Proposed Rule Would Encourage Hyperlinking In Documents Electronically Filed In The New York Commercial Division
Kelley Drye Client Advisory
A rule proposed last week would encourage the use of hyperlinking in documents that are electronically filed with the Commercial Division of New York State Supreme Court as a means of increasing the efficiency with which the bench and bar can review the authorities and other materials cited in those frequently dense and lengthy filings.
The change is outlined in a memorandum of the Administrative Board of the Courts seeking public comment on a proposed amendment to Commercial Division Rule 6. The proposed amendment would expressly grant Commercial Division judges the discretion to require parties to use hyperlinking. Hyperlinks are an electronic functionality that, when built into a memorandum of law or other document, allows the reader to click on to a cited authority and gain immediate access to that authority. The convenience and efficiency of hyperlinking is hard to dispute. A hyperlinked cite to a reported decision, for example, allows the court to access the case itself with a click of the mouse rather than have to access it independently either through a service such as Westlaw or by hitting the library stacks.
The amendment reflects a cautious step toward the adoption of this technology in Commercial Division filings. It would limit the use of hyperlinking to reference (1) other portions of the filed document; (2) other documents electronically filed with the court; (3) government websites; and (4) statutes, rules, regulations and court decisions.
Under the proposal, Rule 6 would be amended to provide:
(b) The Court may, by individual part rule or by a case by case directive, require the parties to electronically file documents with hyperlinks, an electronic functionality permitting the reader, by clicking on the name of a cited authority, to be immediately connected or “linked” to a copy of the authority. A hyperlinked document may contain hyperlinks only to: (1) other portions of the same document; (ii) other documents filed in the NYSECF system; (iii) a government website (xxx.gov) location on the Internet, which website contains a source document for a citation or an official record; and (iv) statutes, rules, regulations and court decisions. As a hyperlink is not considered part of the evidentiary record, to be considered as part of the evidentiary record, the underlying hyperlinked documents must also be separately filed. Hyperlinks may not be used to refer to sealed or restricted documents. Hyperlinks to cited authority may not replace standard citation format. Appropriate references/citations to authority/record in accordance with applicable rules are required in addition to the hyperlink. Hyperlinks to testimony must be to a transcript. A motion must be filed and granted seeking permission to hyperlink to an audio or video file before such links may be included in the pleadings. The Court is not responsible for the functionality of the hyperlinks.The Commercial Division Advisory Council proposed the amendment last summer. In its memorandum in support of the proposed rule, the Advisory Council stated that the “convenience and efficiency” of the technology is “obvious.” It added, “the time and energy needed to find a physical copy of the target section, reference or document is reduced to the click of a mouse.”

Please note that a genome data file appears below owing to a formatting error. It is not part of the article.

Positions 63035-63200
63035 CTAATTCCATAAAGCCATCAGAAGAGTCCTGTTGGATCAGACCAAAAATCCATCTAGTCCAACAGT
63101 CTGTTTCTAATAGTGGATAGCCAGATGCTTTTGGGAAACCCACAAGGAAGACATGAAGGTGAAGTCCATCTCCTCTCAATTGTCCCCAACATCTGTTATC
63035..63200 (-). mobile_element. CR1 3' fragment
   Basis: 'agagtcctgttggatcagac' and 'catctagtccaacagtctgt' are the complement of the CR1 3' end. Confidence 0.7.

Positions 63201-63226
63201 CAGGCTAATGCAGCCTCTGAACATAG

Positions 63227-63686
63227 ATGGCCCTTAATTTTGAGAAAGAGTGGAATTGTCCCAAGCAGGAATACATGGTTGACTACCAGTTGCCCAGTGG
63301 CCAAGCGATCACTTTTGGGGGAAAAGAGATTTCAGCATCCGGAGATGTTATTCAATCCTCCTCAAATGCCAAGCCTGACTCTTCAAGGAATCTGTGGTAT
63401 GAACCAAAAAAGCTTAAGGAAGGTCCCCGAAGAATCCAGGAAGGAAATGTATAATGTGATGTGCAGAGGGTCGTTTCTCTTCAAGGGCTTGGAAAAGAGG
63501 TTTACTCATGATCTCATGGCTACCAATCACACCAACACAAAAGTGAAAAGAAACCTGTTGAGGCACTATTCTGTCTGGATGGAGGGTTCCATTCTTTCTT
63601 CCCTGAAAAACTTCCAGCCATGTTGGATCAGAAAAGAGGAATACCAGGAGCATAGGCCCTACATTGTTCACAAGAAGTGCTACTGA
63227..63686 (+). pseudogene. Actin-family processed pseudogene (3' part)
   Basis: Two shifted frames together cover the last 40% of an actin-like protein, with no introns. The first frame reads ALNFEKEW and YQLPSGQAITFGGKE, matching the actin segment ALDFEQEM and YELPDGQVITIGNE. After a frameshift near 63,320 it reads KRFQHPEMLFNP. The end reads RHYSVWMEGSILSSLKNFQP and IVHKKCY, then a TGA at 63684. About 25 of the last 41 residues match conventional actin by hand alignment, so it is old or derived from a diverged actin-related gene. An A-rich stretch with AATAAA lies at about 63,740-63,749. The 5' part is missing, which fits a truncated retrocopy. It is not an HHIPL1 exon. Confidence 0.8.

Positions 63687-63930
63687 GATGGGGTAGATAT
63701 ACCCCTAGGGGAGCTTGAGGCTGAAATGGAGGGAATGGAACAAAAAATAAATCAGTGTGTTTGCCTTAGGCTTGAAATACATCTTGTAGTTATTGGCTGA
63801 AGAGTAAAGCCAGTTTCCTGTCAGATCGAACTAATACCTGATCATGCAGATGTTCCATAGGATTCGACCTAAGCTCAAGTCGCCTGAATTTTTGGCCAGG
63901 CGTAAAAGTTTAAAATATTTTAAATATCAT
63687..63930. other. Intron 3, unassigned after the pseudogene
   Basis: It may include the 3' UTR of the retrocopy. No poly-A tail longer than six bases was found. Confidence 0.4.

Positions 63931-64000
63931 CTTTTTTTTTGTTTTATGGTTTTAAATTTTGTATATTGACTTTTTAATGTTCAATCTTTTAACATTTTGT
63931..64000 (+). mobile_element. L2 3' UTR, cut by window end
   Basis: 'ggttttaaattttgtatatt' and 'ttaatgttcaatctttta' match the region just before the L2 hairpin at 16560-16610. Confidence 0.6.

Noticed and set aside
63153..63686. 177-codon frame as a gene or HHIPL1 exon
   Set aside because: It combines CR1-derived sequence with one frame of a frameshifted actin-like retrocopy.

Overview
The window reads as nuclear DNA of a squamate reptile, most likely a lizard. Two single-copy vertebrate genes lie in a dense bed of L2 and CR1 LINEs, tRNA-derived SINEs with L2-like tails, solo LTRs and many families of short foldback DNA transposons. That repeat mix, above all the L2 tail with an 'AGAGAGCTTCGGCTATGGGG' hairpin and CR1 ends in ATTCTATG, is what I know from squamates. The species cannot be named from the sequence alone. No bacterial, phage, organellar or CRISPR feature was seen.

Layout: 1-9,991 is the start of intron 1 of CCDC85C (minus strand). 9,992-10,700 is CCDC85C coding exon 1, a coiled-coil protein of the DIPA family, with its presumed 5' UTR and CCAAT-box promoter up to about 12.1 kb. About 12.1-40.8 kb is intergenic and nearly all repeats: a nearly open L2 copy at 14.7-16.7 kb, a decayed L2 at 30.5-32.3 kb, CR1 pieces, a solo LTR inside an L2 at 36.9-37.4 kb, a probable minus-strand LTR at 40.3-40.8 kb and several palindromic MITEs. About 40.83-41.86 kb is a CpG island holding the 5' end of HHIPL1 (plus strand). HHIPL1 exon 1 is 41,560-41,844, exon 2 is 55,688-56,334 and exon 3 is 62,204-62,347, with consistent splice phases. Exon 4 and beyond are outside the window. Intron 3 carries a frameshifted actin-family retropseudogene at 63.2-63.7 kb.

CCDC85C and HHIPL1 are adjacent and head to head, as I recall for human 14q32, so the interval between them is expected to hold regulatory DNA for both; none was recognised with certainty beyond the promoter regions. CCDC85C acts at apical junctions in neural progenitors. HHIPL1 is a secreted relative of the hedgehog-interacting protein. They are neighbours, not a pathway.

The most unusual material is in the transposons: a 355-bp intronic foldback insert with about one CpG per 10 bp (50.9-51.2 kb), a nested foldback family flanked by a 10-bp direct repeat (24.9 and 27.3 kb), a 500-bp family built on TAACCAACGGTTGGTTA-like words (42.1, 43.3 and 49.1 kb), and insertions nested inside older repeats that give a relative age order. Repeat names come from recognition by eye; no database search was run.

The Advisory Council observed that optional hyperlinking already is provided for in the rules of the First Circuit, Second Circuit, Third Circuit and Fourth Circuit, as well as a number of District Courts. The United States Supreme Court itself used a hyperlink in its decision in Scott v. Harris, 550 U.S. 372 (2007), the Advisory Council noted. In releasing the proposed rule change for public comment, the Administrative Board stated that hyperlinking “will bring a convenience and efficiency appropriate to maintain New York’s preeminence in commercial practice.”
Rule 6 was amended last year to require that each electronically filed memorandum of law and, where appropriate, affidavit and affirmation, include bookmarks providing a listing of the document’s contents in order to facilitate the reader’s navigation of the submission. At that time, the Advisory Committee had also considered proposing the use of hyperlinks. It elected not to propose that change, however, concluding that it was premature to do so. The Advisory Council reasoned at the time that although it obviously would be helpful, hyperlinking can be “time-consuming and expensive for litigants[.]” It proposed moving forward with the bookmark requirement while the hyperlink requirement remained under review. The amendment to Rule 6 proposed last week is the result of that continued review.
The Administrative Board’s memorandum requesting public comment on the proposed amendment is hyperlinked here.
Comments on the proposed rule should be emailed to firstname.lastname@example.org or forwarded to John W. McConnell, Esq., Counsel, Office of Court Administration, 25 Beaver Street, 11th Floor, New York, NY 10004. Comments must be received by no later than December 5, 2016.
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